Where, oh where does all that water go?
So, now we know where water comes from (rain and other types of precipitation), but where does it all go?
We know rivers, lakes and groundwater provide us with the water we use within our western states. If we added all the water flowing in just the three major river systems; Snake, Sacramento and Colorado (not the additional nine river systems); on a daily basis we would have about 67 billion gallons of water flowing per day! If we were to include the other nine river systems another 6.5Billion gallons flow each day. That’s daily total of 72 billon gallons flowing in our rivers per day. That does not include the groundwater that’s pumped each day.
I now know why the experts speak in acre-feet, but to keep it simple, I’ll continue to use gallons (which we all understand.) First some simple math 1acre-foot of water equals 325,851gallons of water. So when Government speaks in acre-feet of water, that’s a lot of gallons!
During the recent drought in Southern California each “person” based on their water meter was asked to use less that 150 gal/ day. If we assume 60 million people living in the Western USA that’s at least 9 billion gallons used daily during the drought. What’s up with the other 63 billion gallons?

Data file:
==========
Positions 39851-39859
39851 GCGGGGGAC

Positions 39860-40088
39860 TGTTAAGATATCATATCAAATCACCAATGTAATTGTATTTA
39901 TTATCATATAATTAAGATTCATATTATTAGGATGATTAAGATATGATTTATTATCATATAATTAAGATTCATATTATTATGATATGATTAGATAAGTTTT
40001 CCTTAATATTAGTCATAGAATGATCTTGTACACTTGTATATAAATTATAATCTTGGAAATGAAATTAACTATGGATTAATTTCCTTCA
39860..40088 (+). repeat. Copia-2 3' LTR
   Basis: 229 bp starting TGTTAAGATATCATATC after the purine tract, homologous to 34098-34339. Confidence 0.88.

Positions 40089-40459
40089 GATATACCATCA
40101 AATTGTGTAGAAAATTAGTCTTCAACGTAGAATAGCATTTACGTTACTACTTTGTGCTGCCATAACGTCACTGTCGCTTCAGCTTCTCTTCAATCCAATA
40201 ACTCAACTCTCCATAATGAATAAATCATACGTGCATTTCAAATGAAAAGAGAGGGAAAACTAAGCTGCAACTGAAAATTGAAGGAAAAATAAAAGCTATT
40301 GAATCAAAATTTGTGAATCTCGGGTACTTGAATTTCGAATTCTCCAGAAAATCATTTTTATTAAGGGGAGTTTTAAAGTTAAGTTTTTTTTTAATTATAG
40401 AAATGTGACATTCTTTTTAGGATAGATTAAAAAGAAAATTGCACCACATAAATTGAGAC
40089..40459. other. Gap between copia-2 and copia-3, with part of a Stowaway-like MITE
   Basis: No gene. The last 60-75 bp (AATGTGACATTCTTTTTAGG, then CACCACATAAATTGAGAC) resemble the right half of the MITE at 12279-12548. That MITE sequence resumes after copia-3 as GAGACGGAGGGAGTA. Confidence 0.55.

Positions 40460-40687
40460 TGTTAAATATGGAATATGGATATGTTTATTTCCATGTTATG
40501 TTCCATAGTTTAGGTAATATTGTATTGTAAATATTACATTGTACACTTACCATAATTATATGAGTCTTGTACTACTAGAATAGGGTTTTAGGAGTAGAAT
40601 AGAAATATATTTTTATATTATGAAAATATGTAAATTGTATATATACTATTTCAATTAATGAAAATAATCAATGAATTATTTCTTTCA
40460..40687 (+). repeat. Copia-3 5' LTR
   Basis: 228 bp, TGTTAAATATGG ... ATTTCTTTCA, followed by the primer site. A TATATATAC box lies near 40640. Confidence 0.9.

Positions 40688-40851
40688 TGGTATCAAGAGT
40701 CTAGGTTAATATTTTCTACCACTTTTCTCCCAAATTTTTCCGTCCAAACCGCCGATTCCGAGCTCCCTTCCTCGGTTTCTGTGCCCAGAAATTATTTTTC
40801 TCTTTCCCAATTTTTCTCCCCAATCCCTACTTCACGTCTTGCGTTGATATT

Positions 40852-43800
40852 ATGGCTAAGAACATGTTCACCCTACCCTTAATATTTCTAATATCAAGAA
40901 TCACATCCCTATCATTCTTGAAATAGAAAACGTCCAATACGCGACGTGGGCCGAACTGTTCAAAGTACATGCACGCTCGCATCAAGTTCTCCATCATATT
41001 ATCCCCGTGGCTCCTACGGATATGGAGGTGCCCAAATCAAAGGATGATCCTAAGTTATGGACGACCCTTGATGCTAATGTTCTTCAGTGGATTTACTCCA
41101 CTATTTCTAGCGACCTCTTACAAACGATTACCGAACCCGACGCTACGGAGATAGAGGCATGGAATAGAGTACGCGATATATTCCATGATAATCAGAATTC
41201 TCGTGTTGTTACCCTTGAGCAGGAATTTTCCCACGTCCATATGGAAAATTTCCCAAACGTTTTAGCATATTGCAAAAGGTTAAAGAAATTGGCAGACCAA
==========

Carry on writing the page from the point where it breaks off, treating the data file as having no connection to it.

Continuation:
Well, farming consumes most of our water, which make sense since we eat daily and have access to such an abundant amount and variety of foods. So farming consumes about 65 billion gallons each day, industry consumes about 2 billion a day, humans (and our cities) consumes 11 billion gallons each day and let’s not forget about our planet – the rivers fish, forests and environment needs and requirements still more. That leaves about 6 billion gallons each day for everything else, running into the ground, oceans or just left to evaporation.
Oh, did I forget one user of water, seldom talked about, that uses lots of water? Thermal power generation uses about 7 billion gallons every day. What is thermal power generation you ask? Well it’s our electric grid. Most of the electricity we use is generated using turbine steam power, easily 80% of all the electricity we consume. I know what you’re thinking what about solar. Good thought. But remember, it takes industry to produce solar panels. Though solar produces about 15% of our electricity saving roughly 1 billion gallons a day of power plant cooling water.
Obviously, we really need access to more water. Yes, we could conserve more – but even if we cut our use by an additional 10% (industry and humans, not farming), it would only result in a small impact on society (prices and lifestyle impacted, every item we buy increases in price), And, that’s only about 1 billion gallons a day. Wow, but in reality that’s just a population increase of about 8 million, so in the end we need more water, or less people.
So, can we all agree that whatever we do, conserve, less farming or fewer people, the only viable long term solution includes accessing more water? So, what the possibilities? How can we access more water?